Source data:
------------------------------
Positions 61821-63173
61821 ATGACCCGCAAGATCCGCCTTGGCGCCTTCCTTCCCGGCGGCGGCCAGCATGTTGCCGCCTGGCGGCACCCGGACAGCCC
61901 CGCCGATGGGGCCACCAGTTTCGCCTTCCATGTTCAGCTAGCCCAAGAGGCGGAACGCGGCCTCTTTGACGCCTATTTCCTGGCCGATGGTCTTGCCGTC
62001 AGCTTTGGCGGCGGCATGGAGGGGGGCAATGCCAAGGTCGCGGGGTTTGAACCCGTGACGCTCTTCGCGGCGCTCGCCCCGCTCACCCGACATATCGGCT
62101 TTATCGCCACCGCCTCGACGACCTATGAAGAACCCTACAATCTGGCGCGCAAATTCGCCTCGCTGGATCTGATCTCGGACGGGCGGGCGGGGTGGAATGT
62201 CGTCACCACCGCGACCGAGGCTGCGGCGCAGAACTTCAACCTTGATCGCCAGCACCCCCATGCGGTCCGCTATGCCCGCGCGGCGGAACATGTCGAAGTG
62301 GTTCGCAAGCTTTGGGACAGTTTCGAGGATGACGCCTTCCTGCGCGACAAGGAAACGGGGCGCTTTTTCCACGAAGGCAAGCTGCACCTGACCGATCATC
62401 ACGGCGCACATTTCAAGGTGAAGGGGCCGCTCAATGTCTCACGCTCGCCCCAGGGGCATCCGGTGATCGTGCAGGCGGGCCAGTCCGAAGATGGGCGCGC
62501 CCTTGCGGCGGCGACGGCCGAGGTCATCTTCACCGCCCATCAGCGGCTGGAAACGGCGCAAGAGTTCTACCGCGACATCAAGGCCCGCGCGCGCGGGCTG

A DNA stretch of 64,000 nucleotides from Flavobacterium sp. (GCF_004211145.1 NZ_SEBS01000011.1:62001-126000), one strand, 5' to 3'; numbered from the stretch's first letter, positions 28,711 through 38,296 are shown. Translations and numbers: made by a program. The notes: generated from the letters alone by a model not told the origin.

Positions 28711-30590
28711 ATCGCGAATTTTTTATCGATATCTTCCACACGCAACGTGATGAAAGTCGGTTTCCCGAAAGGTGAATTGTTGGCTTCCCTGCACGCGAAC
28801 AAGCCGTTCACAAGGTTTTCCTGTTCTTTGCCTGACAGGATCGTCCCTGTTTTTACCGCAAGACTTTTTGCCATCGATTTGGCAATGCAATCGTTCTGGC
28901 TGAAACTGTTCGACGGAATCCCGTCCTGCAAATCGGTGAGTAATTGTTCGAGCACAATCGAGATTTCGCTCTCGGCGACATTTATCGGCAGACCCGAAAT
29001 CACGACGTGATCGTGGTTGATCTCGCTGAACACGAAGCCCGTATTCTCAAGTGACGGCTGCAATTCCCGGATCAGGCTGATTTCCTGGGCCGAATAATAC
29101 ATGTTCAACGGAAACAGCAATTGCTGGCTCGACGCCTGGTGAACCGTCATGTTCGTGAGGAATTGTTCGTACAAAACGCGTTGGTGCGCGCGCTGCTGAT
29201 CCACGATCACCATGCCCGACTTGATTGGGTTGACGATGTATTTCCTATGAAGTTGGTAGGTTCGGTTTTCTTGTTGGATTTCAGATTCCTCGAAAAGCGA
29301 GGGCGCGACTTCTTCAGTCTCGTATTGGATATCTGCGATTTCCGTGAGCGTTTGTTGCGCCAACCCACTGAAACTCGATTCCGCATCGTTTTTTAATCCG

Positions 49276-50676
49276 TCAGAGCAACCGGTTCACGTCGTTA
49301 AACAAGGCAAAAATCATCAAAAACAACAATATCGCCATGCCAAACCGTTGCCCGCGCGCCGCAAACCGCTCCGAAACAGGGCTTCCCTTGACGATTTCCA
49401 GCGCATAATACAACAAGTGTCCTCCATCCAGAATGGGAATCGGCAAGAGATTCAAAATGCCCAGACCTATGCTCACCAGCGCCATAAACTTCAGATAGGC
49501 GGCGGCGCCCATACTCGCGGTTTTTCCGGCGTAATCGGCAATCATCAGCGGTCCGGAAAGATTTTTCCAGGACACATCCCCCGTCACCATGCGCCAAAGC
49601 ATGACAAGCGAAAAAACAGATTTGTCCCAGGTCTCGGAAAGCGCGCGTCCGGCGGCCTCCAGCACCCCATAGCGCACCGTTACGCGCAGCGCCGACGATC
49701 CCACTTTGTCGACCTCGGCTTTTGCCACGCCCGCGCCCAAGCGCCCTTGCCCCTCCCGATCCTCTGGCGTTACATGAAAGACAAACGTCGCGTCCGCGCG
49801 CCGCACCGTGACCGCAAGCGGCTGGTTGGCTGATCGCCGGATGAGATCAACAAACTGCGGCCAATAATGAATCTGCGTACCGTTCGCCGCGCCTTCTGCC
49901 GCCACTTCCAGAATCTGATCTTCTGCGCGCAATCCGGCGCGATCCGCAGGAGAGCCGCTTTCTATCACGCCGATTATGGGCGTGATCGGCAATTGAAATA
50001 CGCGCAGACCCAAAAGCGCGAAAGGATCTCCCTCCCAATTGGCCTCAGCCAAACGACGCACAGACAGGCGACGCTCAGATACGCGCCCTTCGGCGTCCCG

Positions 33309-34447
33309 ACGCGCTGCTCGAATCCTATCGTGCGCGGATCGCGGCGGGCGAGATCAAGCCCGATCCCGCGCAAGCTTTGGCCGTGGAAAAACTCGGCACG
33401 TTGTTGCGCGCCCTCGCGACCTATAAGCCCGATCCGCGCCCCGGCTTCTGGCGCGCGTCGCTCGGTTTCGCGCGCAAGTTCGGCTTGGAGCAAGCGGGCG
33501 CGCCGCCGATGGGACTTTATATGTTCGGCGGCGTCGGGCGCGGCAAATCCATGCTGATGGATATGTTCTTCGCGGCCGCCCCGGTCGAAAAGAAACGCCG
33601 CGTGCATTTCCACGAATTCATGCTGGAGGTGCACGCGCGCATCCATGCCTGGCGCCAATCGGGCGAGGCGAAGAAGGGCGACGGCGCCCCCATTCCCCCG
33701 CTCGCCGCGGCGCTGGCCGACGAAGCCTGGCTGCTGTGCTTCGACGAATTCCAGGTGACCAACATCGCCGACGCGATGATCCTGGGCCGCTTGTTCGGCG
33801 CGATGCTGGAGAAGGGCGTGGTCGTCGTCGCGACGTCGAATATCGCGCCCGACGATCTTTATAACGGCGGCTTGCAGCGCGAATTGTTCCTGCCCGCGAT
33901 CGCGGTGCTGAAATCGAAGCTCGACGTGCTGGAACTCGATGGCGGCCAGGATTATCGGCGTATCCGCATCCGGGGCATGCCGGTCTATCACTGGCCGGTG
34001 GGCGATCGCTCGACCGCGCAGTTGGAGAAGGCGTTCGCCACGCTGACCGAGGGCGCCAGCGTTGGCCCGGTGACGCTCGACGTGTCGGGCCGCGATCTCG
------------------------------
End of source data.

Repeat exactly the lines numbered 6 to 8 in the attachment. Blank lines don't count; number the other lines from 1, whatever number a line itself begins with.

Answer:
62201 CGTCACCACCGCGACCGAGGCTGCGGCGCAGAACTTCAACCTTGATCGCCAGCACCCCCATGCGGTCCGCTATGCCCGCGCGGCGGAACATGTCGAAGTG
62301 GTTCGCAAGCTTTGGGACAGTTTCGAGGATGACGCCTTCCTGCGCGACAAGGAAACGGGGCGCTTTTTCCACGAAGGCAAGCTGCACCTGACCGATCATC
62401 ACGGCGCACATTTCAAGGTGAAGGGGCCGCTCAATGTCTCACGCTCGCCCCAGGGGCATCCGGTGATCGTGCAGGCGGGCCAGTCCGAAGATGGGCGCGC